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Eugene d'Aquili and Andrew B. Newberg


Probing the biology of religious experience

Book review by Anthony Campbell. Copyright © Anthony Campbell (2004).

This book is part of a series intended to demonstrate the existence of common ground between science and religion. Its stated aim is to 'explore a nontraditional approach to religion and theology that is based not so much on highly abstract concepts or ancient texts as on that part of human beings that allows us to study all of these concepts and to contemplate and, perhaps, experience, the higher being or state of being—the mystical mind'.

The book has three parts. The first purports to describe the functioning of the brain and central nervous system, or the 'brain/mind', as the authors like to refer to it. I suspect that readers with no prior knowledge of the subject would find the account difficult to follow. What they may not realize is that even readers who are familiar with conventional neurophysiological terminology and concepts will be pretty much at sea, for the real purpose of this section does not seem to be to give an objective description of modern ideas about the brain but rather to introduce the unconventional ideas and vocabulary that the authors will use in the rest of the book.

These require taking on board a considerable number of neologisms that do not form part of ordinary neurology. We encounter, for example, something called a cognitive operator which is 'essentially similar to the operators used in mathematics'. There are seven different types of cognitive operator: holistic operator, reductionist operator, quantitative operator, and so forth. Then there is the 'empiric modification cycle', or EMC, which the authors regard as very important. It is described in rather vague and abstract terms, with only a token attempt to base it anatomically in brain areas such as the limbic system and autonomic nervous system.

Part Two is titled 'The Mystical Mind' and seeks to provide a neurological basis, complete with 'models' and complex diagrams, for the production of myths, the existence of ritual, and mystical experience, including the near-death experience. Here the authors implicitly accept the existence of a value scale in mystical states, with 'higher' and 'lower' types of experience. At the apex, predictably, we find the experience of 'Absolute Unitary Being', or AUB. At the psychological level this corresponds to 'pure consciousness', the condition of being conscious but not conscious of anything outside oneself. This is equated with God, though the authors prefer to speak of 'higher being'.

Here we are going well beyond the accepted boundaries of neurology and entering the realm of metaphysics. Part Three is in fact explicitly metaphysical, being concerned with 'neurotheology'. Once again we encounter the various kinds of 'cognitive operator' that we were introduced to in Part One, but now united with phenomenology. Applying this mixture to theological concepts yields 'metatheology' and finally 'megatheology', which the authors hope will provide a near-universal theology that 'could be adopted by most, if not all, of the world's great religions as a basic element without any serious violation of their essential doctrines'.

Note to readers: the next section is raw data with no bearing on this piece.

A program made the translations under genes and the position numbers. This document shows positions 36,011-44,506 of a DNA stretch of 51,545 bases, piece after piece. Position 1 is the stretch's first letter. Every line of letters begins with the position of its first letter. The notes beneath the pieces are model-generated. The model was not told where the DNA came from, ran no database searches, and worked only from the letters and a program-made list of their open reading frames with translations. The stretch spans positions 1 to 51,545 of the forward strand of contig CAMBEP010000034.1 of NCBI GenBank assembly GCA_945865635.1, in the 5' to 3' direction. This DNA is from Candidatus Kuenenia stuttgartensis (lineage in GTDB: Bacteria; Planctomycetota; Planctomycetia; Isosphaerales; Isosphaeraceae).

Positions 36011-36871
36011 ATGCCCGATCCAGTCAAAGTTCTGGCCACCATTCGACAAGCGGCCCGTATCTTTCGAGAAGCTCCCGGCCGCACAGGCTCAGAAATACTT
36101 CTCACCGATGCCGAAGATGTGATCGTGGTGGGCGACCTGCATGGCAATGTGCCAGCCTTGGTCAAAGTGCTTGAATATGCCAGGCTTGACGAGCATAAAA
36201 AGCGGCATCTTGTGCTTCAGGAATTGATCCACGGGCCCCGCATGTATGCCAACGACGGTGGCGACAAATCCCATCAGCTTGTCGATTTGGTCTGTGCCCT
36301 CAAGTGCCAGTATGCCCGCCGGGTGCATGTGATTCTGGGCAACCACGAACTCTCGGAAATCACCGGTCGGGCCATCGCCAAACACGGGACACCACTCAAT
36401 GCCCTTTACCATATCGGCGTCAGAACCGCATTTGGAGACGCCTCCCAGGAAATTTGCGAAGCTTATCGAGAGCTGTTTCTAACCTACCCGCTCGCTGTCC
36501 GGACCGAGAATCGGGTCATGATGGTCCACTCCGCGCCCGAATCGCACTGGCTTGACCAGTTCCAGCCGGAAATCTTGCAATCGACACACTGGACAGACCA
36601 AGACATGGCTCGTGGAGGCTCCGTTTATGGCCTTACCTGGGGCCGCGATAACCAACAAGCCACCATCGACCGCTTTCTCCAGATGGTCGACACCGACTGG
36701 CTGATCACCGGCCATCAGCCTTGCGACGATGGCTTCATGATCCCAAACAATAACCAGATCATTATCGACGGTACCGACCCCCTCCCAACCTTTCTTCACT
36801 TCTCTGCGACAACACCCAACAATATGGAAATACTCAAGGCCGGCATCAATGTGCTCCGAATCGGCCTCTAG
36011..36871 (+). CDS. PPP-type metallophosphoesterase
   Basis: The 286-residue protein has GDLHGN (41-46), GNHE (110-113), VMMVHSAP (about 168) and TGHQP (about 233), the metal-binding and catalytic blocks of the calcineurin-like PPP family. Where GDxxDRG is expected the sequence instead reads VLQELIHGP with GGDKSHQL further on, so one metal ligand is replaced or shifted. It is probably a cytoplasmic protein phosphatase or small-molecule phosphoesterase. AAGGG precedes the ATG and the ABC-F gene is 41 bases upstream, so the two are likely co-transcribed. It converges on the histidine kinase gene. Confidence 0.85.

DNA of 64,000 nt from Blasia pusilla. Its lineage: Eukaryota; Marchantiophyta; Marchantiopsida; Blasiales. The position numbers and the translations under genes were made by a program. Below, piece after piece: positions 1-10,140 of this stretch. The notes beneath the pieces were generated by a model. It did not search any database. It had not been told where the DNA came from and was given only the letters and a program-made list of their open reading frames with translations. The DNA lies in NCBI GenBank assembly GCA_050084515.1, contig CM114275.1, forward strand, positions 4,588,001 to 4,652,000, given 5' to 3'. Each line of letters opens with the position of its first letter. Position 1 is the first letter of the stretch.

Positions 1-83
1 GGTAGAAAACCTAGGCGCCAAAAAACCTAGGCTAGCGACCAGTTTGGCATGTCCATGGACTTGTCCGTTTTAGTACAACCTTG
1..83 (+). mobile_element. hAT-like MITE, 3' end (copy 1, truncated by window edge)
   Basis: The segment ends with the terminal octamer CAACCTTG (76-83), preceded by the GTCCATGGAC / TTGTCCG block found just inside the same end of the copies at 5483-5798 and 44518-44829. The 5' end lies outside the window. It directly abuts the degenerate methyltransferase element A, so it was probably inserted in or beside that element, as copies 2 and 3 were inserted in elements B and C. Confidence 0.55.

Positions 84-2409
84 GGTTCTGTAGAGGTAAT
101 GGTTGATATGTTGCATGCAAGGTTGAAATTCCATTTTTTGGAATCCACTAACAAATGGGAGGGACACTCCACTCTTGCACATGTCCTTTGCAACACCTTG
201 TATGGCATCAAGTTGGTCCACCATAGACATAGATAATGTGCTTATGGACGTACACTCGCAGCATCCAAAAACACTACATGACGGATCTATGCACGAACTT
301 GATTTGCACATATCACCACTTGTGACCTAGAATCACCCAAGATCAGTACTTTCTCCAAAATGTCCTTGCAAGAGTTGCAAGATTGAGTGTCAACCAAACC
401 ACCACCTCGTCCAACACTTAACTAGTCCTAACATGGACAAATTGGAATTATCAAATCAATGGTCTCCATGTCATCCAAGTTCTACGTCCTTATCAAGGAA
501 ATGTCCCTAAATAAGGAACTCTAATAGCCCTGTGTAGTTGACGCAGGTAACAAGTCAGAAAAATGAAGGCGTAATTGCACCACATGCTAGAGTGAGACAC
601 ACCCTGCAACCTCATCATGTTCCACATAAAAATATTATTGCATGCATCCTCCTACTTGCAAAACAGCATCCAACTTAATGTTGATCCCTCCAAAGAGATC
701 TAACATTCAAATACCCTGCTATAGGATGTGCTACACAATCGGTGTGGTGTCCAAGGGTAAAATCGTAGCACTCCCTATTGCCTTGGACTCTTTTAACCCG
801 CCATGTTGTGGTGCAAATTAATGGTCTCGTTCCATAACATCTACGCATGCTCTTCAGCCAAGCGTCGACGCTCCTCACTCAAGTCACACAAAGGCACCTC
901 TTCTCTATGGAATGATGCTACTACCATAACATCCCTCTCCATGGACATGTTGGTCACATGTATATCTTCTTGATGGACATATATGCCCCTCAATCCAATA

This is certainly an ambitious book, and I cannot avoid feeling that it contains elements of what I have called the Casaubon delusion—the overpowering conviction that one has found a universal key to explain all mythologies. Admittedly the authors do include suitable caveats for their more speculative ideas, but perhaps not as many as they should. They conclude modestly: "Whether this megatheology deriving from neurotheology will be helpful to anyone, only time will tell."

I am not confident that it will be helpful; at least, it wasn't for me. Neurology is always difficult but this is difficult in the wrong way: too much jargon, too little firm basis in facts, too much unfounded speculation. Moreover, although it is supposed to be science, it offers explanations and models but makes few or no predictions, but science demands predictions. I was left with the impression that the authors started from a settled view—that mystical experience affords knowledge of ultimate reality—and then tried to construct a neurological basis for that position. But the validity of mystical knowledge has to be argued on its own terms; it depends on metaphysics, not neurology. And the authors seem to agree, for in their concluding pages they take a "rigorous phenomenological approach" and boldly pose the question: "What is the nature of reality?"

This, of course, is the ultimate metaphysical question about the meaning of Life, the Universe, and Everything. For Douglas Adams in The Hitchhiker's Guide to the Universe the answer, famously, was 42. These authors are rather more verbose.

Since it is in principle impossible to determine which starting point is more "fundamental", external reality or the awareness of the knower, one is forced to conclude that both conclusions about God (AUB) are in a profound and fundamental sense true - namely, that God is created by the world (the brain and the rest of the central nervous system) and that the world is created by God.
Thirty years ago I might have agreed with this conclusion, but today I prefer 42. You pays your money and you takes your choice.

5 July 2004

%T The Mystical Mind
%S Probing the biology of religious experience
%A d'Aquili, Eugene G.
%A Newberg, Andrew B.
%I Fortress Press
%C Minneapolis
%D 1999
%G ISBN 0-8006-3163-3
%P ix + 228 pp
%K religion, brain and mind
%O paperback
Book Reviews | Titles | Authors | Subjects